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NVCA FORMS: What Are They and Why Should I Use Them?

By Charlie Pascal

The Nation Venture Capital Association, an organization comprised of members representing both the interests of startups and venture capital firms (NVCA), first developed the suite of agreements commonly referred to as the “NVCA model legal documents” over a decade ago and have since adopted revised forms to reflect both changes in legislation and trends in the emerging company ecosystem.  What hasn’t changed is the basic format substantive content of each of the following five primary documents; (1) Amended and Restated Certificate of Incorporation; (2) Stock Purchase Agreement; (3) Investors’ Rights Agreement; (4) Voting Agreement; and (5) Right of First Refusal and Co-Sale Agreement.  Below is a high-level summary of the NVCA forms and is not intended to capture the entire universe of provisions and issues addressed by the full text of such documents.

1. “Charter” or “Certificate of Incorporation”

The only publicly filed of the five documents, the Charter sets forth the bedrock principles governing the Company, its founder’s and investors. When a startup is first formed, the founders are typically the only shareholders and the company’s future is far from certain. At this point, the founders typically own 100% of the shares, most often comprised exclusively of common stock. Although unlikely, a sale of the company at this stage would be relatively simple, with each founder receiving their pro-rata interest in the price paid by the purchaser. As soon as the company decides to accept outside funding from (and issuance of preferred stock to) third-party institutional investors like venture capital funds, this simple calculation gets more complicated. 

One of the most important purposes of the Charter is to spell out in what order and how much each shareholder of the company will receive in connection with a sale or similar liquidity event. The Charter will also set forth the relative rights of the preferred and common stockholders with respect to certain decisions pertaining to the company. Importantly, the Charter will also set forth the circumstances and necessary voting threshold to approve additional funding rounds which would further dilute both the preferred and common shareholders of the company.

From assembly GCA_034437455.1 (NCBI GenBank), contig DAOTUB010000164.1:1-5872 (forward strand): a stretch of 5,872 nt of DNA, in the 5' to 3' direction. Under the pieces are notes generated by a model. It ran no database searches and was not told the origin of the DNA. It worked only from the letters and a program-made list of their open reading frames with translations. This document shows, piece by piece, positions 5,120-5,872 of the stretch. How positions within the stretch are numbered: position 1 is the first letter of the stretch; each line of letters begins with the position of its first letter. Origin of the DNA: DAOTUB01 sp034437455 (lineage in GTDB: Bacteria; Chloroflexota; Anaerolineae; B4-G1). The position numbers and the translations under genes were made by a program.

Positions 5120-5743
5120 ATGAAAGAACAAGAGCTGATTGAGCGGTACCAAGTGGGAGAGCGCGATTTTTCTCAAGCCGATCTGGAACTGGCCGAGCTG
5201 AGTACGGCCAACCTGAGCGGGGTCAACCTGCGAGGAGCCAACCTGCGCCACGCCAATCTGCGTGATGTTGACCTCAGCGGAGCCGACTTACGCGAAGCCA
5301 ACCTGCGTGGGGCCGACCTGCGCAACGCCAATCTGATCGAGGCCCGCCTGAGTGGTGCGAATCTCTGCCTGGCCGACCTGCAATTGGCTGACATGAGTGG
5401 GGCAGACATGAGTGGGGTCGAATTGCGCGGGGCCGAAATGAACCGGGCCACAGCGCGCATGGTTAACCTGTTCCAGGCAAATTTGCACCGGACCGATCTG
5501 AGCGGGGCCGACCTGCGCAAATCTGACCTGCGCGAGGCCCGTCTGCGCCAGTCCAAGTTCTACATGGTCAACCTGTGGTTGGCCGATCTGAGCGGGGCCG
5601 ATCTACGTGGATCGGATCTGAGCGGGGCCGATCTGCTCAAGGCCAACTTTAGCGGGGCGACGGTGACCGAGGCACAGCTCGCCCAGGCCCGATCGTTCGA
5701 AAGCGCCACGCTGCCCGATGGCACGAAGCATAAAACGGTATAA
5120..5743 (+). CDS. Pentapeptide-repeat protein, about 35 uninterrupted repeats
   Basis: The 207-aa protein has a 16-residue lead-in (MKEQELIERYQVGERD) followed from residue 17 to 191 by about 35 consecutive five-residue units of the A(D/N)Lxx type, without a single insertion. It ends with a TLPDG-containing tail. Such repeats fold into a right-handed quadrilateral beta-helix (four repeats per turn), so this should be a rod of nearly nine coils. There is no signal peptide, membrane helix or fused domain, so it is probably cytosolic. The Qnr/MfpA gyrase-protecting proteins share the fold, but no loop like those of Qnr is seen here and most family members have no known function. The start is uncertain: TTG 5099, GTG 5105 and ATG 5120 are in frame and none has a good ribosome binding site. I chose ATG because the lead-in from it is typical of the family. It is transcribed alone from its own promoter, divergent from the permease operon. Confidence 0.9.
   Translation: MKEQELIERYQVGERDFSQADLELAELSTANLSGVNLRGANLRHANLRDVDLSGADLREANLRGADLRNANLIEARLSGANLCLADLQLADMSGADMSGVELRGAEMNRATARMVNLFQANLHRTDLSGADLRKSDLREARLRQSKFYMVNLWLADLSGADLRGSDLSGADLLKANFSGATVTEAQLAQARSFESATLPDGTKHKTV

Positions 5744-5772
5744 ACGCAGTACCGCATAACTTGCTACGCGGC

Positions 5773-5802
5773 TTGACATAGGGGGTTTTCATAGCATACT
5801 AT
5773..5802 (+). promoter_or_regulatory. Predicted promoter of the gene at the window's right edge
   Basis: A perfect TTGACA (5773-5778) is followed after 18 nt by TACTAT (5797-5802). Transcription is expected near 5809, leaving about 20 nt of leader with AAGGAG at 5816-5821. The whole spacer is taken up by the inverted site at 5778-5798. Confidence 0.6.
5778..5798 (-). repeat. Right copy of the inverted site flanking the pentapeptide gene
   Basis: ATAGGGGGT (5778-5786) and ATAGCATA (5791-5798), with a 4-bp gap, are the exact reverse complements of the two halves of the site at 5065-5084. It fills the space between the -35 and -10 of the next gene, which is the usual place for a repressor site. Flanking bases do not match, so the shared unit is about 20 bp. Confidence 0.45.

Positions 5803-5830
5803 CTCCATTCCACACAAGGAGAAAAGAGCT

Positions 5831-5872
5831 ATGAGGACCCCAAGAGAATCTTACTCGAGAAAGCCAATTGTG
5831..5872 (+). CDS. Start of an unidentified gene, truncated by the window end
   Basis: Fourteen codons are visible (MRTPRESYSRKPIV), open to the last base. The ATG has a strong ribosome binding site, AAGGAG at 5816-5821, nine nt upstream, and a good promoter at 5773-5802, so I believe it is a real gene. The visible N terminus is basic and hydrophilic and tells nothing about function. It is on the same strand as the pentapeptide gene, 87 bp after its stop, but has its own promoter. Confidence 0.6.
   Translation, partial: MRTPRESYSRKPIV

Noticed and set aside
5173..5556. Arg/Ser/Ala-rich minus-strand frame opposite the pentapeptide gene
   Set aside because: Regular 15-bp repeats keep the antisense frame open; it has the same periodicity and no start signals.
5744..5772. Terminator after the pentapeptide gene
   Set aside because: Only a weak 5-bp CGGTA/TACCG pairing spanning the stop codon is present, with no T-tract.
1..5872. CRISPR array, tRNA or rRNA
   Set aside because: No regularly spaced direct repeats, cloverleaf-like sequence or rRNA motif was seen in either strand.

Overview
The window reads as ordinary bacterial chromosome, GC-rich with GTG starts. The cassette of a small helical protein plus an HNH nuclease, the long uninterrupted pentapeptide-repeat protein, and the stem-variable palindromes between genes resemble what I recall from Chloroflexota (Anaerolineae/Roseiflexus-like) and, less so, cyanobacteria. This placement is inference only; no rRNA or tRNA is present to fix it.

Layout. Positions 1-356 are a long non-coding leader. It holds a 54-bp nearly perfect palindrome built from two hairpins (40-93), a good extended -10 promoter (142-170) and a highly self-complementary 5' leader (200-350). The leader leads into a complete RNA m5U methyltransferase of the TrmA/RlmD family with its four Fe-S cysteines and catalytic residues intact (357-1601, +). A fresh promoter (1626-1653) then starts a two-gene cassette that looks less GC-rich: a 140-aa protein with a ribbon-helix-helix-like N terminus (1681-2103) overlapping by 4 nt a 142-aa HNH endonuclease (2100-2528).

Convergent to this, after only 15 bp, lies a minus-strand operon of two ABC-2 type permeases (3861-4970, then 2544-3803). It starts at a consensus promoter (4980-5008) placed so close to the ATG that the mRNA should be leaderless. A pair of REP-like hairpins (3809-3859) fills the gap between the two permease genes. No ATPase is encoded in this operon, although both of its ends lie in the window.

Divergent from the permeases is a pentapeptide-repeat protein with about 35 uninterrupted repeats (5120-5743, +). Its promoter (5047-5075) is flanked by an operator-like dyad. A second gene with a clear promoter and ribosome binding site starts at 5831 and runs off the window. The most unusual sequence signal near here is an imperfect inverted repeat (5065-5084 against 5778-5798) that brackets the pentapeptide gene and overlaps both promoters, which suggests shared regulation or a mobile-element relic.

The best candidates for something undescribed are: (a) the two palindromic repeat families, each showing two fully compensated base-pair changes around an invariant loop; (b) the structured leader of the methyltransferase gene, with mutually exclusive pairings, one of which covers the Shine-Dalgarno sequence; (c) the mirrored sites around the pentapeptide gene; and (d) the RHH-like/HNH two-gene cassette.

2. Stock Purchase Agreement (SPA)

The Stock Purchase Agreement sets for the terms upon which new investors in the company will purchase stock in return for cash consideration. Among other things, the SPA will identify (a) the number of shares of preferred stock being issued; (2) the purchase price per share of the preferred stock to be paid by the investors, (b) the representations and warranties of the company made to the investors; and the covenants to be fulfilled prior to the closing of the financing transaction.

3. Investors’ Rights Agreement (IRA)

Typically, the IRA includes provisions outlining rights with respect to: (a) registration rights (in connection with an initial or subsequent public offering); (b) preemptive rights, which provide for an investor to participate pro rata in a future financing round, and (c) Information Rights which provide investors with access to periodic financial statements of the company.

4. Voting Agreement

The Voting Agreement primarily addresses (a) the composition of the board of directors of the company and how such directors are elected and removed; and (b) drag-along rights, which provide a mechanism for which all shareholders are required to vote in favor of, and accept the terms of, a sale of the company approved by a certain majority of then-existing shareholders.

5. Right of First Refusal and Co-Sale Agreement (ROFR)

The ROFR sets forth the circumstances under which the shareholders may sell their shares of stock to a third party. When a shareholder desires to sell some portion or all of its shares of stock in the company, two primary rights apply; (a) the other shareholders of the company are afforded the right to purchase his or her proportionate interest in such proposed sale transaction; (b) each shareholder is entitled to sell a pro-rate percentage of their shares on the same terms of shares proposed by such selling shareholder.

The model forms described above are regularly negotiated by the company offering shares and the investors purchasing such shares. Having said this, the model forms are, nearly without exception the starting point for negotiation for definitive documents in the vast majority of investments by venture capital firms in early-stage companies seeking funding.


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